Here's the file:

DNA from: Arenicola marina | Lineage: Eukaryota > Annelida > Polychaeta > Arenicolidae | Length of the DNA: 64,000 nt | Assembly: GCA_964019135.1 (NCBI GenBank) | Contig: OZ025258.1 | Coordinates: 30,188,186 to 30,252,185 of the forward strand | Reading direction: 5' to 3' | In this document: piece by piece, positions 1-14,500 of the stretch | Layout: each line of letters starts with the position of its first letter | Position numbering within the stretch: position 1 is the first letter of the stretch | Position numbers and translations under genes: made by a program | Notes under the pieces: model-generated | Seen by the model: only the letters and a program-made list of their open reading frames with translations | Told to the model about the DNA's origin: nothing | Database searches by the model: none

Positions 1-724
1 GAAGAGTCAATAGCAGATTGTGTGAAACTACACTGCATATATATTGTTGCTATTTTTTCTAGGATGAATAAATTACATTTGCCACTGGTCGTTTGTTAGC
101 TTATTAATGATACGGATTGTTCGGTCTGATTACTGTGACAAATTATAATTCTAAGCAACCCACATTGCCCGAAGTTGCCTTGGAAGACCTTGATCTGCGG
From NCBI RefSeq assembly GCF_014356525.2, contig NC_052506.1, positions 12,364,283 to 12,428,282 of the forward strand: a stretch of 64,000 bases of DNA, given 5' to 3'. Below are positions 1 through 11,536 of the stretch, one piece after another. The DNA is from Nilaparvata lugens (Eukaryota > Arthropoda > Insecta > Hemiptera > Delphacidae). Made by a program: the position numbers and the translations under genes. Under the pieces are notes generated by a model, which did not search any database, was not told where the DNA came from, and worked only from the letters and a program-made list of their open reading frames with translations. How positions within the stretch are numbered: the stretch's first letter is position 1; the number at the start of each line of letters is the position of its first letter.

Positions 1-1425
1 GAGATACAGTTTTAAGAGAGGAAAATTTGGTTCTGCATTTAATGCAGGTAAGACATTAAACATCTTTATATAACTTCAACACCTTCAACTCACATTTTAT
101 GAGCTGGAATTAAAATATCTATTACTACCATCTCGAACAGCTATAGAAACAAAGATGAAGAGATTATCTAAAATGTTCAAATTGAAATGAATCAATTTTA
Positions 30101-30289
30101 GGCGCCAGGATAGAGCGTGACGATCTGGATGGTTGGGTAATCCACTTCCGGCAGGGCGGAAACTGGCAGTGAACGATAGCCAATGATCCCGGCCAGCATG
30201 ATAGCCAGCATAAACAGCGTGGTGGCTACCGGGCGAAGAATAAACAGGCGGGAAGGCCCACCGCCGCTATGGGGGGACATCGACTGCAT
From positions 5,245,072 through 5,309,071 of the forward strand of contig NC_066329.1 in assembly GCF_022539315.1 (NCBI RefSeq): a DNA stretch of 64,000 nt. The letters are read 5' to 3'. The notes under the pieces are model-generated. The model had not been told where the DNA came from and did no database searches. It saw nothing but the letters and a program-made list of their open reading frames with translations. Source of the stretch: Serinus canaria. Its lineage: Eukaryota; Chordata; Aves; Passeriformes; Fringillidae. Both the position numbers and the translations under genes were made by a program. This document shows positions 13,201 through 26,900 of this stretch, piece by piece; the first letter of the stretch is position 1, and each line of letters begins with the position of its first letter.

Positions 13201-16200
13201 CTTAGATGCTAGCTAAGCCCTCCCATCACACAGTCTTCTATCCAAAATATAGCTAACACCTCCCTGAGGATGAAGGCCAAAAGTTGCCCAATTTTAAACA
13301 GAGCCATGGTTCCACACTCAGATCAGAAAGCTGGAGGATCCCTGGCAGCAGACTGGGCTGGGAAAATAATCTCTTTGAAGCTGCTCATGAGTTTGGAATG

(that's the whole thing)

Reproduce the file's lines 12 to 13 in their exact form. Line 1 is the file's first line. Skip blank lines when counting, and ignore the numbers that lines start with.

From positions 5,245,072 through 5,309,071 of the forward strand of contig NC_066329.1 in assembly GCF_022539315.1 (NCBI RefSeq): a DNA stretch of 64,000 nt. The letters are read 5' to 3'. The notes under the pieces are model-generated. The model had not been told where the DNA came from and did no database searches. It saw nothing but the letters and a program-made list of their open reading frames with translations. Source of the stretch: Serinus canaria. Its lineage: Eukaryota; Chordata; Aves; Passeriformes; Fringillidae. Both the position numbers and the translations under genes were made by a program. This document shows positions 13,201 through 26,900 of this stretch, piece by piece; the first letter of the stretch is position 1, and each line of letters begins with the position of its first letter.

Positions 13201-16200